Amid the COVID-19 pandemic, fewer smokers are looking to quit, according to data released Friday by the University of California, San Francisco’s Smoking Cessation Leadership Center.
The number of calls to state “quitlines,” better known as 1-800-QUIT-NOW around the country, dropped 27% to around 520,000 in 2020, compared to the previous year. The decrease of 190,000-plus calls brings the number to its lowest point since 2007 and mirrors the rise of the pandemic—down 6% in the first quarter, 39% in the second, 30% in the third, and 21% in the fourth.
Linda Bailey, president and CEO of North American Quitline, also cited U.S. Treasury statistics, saying that after cigarette sales dropped 4%-5% every year since 2015, they’re now up 1%.
“Stress and anxiety that resulted from the pandemic may be factors driving up the use of tobacco,” she explains, adding, “If people continue working at home, home is a place where if you want to smoke, you can smoke.”
In addition to the many life pressures wrought by the pandemic—job loss, more hands-on parenting, concerns over getting vaccinated—some of the opportunities to remind smokers to change their ways have disappeared. State and local health departments’ messaging has pivoted to preaching about COVID-19 safety measures; and routine medical visits, when doctors often recommend quitting smoking to patients, have been put on hold for many months.
Meanwhile, many unemployed people may have lost their health insurance, which sometimes covers smoking cessation products and programs.
“Quitting has never been more important,” says the American Lung Association’s Anne DiGiulio. “COVID and [the response to it] created new barriers.”
Old habits . . .
Recidivism among former smokers is a constantly moving target. They may have overcome their addiction but are now lighting up again—for many of the reasons why those who never gave up the habit aren’t stopping now.
“Under stress, people return to old patterns,” Daniel Seidman, author of Smoke-Free in 30 Days: The Pain-Free, Permanent Way to Quit, tells Fast Company. “People have quit over time and they tend to forget they were addicted, so they tell themselves a story: ‘I’ll just have one.’ ”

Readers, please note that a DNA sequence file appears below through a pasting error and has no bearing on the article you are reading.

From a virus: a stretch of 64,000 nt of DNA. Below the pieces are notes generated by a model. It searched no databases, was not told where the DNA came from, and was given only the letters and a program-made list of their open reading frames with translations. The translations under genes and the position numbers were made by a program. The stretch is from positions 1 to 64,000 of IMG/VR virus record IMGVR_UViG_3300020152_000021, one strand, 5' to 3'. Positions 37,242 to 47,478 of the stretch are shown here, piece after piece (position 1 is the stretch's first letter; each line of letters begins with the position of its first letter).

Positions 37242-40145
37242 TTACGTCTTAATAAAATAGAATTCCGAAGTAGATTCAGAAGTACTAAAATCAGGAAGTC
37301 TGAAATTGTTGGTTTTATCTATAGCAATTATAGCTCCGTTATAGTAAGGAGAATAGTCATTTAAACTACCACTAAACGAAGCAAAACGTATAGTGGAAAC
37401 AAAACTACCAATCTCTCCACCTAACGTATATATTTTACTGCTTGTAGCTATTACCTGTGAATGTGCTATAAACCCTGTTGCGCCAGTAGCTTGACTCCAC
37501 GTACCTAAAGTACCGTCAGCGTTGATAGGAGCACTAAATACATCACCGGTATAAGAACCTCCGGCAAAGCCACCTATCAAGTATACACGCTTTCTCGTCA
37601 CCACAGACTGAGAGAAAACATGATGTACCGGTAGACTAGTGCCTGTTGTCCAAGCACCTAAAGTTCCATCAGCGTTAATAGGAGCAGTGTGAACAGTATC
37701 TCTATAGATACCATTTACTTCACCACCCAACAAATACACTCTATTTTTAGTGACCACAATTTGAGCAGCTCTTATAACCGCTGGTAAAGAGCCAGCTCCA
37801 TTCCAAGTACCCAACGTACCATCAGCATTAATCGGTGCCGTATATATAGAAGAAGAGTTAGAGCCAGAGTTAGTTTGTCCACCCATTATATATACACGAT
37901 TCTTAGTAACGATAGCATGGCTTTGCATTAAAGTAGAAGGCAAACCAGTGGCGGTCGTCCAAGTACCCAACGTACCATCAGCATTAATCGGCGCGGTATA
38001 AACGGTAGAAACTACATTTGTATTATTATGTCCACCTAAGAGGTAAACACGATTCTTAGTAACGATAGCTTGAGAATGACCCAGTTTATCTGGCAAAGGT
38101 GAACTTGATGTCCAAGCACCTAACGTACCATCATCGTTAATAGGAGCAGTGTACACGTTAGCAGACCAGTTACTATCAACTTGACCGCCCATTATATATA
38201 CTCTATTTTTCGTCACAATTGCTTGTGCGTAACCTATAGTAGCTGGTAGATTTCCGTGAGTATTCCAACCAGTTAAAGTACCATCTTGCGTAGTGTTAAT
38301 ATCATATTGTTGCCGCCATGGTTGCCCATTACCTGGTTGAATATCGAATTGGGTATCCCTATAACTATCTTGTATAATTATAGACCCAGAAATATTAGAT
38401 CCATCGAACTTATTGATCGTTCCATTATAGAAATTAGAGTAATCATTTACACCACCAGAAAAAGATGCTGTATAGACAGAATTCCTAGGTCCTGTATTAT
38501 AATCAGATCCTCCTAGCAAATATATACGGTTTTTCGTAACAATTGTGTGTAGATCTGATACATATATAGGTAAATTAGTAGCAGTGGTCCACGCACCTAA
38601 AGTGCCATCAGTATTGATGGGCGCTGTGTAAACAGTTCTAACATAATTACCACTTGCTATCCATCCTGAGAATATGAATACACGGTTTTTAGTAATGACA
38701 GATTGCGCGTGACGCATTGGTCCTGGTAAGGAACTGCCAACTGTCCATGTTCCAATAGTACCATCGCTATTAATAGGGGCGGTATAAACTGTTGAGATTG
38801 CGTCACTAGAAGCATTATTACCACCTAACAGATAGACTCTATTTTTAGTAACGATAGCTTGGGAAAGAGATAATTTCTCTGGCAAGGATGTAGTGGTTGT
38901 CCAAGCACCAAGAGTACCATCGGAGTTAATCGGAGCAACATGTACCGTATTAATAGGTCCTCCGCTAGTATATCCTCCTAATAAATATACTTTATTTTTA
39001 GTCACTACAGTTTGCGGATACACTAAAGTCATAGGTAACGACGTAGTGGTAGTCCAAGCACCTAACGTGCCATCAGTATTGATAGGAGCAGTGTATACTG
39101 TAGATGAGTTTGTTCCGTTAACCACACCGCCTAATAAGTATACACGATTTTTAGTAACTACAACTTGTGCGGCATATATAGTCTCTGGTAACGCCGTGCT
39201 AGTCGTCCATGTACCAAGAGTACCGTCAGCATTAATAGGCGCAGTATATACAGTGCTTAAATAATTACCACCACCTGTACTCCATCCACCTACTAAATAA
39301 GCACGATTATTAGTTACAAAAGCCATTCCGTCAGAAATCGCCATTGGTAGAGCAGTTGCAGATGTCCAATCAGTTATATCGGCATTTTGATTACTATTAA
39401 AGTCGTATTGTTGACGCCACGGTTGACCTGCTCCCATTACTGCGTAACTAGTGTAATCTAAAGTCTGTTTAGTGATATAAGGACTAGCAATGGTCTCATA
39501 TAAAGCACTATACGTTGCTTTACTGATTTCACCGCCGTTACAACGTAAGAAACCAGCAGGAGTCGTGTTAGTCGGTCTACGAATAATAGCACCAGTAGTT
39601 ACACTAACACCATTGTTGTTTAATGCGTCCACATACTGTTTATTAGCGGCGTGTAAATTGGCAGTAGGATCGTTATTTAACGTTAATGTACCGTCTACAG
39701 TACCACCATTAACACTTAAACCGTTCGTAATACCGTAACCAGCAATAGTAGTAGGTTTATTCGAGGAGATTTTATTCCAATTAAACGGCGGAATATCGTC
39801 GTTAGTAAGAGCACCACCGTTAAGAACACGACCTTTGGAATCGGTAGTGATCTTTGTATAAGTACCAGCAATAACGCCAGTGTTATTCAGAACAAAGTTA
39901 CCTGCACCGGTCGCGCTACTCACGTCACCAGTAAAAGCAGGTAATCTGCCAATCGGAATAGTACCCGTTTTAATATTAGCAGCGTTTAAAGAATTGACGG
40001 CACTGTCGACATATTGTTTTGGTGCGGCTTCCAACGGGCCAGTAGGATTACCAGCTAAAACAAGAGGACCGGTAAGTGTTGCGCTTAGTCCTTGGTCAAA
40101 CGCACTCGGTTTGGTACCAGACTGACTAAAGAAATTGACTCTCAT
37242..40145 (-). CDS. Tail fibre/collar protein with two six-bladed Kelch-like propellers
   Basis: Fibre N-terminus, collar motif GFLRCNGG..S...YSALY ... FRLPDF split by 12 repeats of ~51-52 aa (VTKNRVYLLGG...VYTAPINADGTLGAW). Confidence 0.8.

That this is happening during a deadly global pandemic isn’t surprising. The smoking rate rose after the September 11 terrorist attacks in 2001, and again during the Great Recession (though it eventually dropped again after each cataclysmic event), Seidman points out.
“Some people have done fine during this period, but life is full of stress and this has been a game-changer and has caused a lot of dislocation for people,” he says. “When people are suffering or under stress, their priorities change. ‘I don’t care if I’m smoking. I’m so unhappy,’ but then they get stuck with it. They’re in denial of the fact that you’re either in or out. There’s no middle ground with addiction.”
Shelby Hepner began smoking when she was 16 years old and then quit several times over the next 13 years, most recently in August 2019. But she started up again last spring, when the pandemic hit the United States, citing being stuck at home alone and the boredom that came along with that as catalysts. And though her job has remained intact—no cut in salary or hours—the 29-year-old Nashville education manager fears what every new month or quarter will bring and worries whether her savings would be able to tide her over, if needed.
The half-marathons and triathlons Hepner had been training for were canceled, and without those as goals she had little to keep her motivated to work out, eat right, and abstain from cigarettes. She now reaches for her American Spirits and lights up on the back deck of her house or in her car. She’s up to three-quarters of a pack a day.
“I definitely don’t want to smoke forever,” Hepner says. “In a pandemic, a lot of things went downhill. Ideally, by the end of this year, I’d quit smoking again.”